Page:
- If you are using regular acrylics (I suggest Amsterdan or Liquitex for pouring) mix acrylic paint with pouring medium in separate cups. Use a 1:1 ratio of paint to pouring medium or the ratio specified on the bottle (sometimes 1:2 or 1:3). Stir until the mixture is smooth and free of lumps.
- You can skip this step if you bought premixed pouring paint.
- Create Your Pouring Colors:
- Create different colored mixes for your pour by adding various acrylic paint colors to separate cups of pouring medium. Mix each color well.
- This step depends on what technique you want to use. Flip and dirty cup are the easiest.
- Prepare the Tile:
- Clean the tile thoroughly and place it on small cups or containers to elevate it slightly above the surface. This allows the excess paint to drip off and the dried paint won’t harden on edges.
- Pour the Colors:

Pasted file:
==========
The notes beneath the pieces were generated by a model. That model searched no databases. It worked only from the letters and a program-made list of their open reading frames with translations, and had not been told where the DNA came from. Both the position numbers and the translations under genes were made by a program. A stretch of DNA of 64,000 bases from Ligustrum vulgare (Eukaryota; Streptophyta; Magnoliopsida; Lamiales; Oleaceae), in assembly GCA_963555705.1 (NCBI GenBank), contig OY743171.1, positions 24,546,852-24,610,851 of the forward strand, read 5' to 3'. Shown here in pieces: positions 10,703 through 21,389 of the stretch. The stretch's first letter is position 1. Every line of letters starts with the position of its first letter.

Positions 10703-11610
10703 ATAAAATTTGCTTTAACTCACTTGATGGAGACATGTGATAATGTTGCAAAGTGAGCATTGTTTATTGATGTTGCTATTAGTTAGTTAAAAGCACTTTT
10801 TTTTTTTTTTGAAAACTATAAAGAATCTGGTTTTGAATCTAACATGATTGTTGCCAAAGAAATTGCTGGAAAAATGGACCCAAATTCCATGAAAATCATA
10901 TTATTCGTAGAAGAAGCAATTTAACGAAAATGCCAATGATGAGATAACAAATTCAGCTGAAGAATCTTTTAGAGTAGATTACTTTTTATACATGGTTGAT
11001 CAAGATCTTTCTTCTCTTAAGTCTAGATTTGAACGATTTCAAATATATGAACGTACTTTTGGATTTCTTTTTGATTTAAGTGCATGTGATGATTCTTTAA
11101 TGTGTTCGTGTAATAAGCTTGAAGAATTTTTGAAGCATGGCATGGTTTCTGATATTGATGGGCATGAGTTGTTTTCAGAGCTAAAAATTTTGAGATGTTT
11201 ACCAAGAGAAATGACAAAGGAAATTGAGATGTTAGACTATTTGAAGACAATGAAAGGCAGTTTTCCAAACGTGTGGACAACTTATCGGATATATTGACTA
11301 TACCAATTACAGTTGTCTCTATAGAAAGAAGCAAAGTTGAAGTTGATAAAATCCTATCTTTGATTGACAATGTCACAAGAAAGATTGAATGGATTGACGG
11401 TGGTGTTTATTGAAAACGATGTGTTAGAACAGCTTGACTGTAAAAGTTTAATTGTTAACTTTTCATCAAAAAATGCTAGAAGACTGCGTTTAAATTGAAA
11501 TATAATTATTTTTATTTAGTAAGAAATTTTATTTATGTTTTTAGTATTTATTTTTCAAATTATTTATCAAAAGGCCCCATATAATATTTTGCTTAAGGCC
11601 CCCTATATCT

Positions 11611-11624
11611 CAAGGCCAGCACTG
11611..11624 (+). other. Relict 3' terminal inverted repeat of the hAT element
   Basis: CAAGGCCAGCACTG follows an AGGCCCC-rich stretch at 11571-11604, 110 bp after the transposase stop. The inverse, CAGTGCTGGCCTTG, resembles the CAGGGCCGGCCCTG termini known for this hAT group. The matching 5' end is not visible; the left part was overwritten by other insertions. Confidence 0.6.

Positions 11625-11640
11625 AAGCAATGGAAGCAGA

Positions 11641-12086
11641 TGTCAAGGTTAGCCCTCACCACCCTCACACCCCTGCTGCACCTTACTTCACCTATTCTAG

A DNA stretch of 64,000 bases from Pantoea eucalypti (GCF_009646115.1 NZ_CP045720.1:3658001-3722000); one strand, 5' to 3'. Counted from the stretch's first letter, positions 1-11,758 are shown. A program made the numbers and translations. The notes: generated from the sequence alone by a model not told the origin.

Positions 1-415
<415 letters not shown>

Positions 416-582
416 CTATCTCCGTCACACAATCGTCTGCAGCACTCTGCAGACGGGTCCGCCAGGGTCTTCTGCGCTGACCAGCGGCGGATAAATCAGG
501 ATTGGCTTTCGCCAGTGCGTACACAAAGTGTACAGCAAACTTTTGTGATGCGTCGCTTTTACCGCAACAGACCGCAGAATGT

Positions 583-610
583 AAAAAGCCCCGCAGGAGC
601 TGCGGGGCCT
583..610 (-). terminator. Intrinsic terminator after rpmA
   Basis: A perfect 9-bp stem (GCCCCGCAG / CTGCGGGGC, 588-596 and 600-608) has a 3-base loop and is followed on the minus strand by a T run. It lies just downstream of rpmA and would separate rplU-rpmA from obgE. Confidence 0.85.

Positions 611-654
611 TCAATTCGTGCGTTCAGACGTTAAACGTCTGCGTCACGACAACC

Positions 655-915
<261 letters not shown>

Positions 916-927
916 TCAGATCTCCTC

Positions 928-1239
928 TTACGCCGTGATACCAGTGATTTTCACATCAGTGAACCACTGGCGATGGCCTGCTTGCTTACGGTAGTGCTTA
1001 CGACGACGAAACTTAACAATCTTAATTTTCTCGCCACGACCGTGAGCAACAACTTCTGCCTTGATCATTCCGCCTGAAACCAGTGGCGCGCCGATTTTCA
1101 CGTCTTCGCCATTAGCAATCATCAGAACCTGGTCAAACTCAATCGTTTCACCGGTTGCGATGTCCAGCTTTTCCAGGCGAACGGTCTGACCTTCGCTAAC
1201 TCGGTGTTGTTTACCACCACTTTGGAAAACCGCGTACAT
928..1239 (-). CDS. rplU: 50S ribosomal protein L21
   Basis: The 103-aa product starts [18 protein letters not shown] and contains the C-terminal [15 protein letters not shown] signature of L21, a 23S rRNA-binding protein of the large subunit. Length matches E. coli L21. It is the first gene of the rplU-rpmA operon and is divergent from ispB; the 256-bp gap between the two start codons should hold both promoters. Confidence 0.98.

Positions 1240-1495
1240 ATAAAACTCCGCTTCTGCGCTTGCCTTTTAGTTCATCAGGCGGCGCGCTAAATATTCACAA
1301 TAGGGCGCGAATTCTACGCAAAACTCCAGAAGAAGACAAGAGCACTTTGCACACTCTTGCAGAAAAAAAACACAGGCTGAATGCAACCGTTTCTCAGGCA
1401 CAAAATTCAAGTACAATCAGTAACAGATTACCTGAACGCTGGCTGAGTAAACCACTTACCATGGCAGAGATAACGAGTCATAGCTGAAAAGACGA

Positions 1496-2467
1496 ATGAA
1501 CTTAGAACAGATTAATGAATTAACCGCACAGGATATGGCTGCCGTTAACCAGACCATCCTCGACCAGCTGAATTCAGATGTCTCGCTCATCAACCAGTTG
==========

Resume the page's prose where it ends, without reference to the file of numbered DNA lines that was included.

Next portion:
- Pour the colored mixtures onto the tile. You can pour the paint from a central point or create intricate designs by pouring from different heights and angles.
- Manipulate the Paint:
- Tilt the tile gently to spread the paint, creating interesting patterns. You can also use a palette knife or a straw or a hairdryer to manipulate the paint and create additional textures.
- Remove Air Bubbles (Optional):
- Use a blowtorch or heat gun to carefully pass over the surface of the poured paint to remove air bubbles. Keep the heat source moving to avoid scorching the paint.
- Let It Dry:
- Allow the tile to dry completely. This may take 24 to 48 hours, depending on the thickness of the paint layers and the humidity in your environment.
- Seal the Artwork (Optional):
- Once the paint is thoroughly dry, you can apply a clear sealant or varnish to protect the finished artwork and add a glossy finish.
Remember, acrylic pouring can be a messy process, so make sure to protect your surroundings adequately.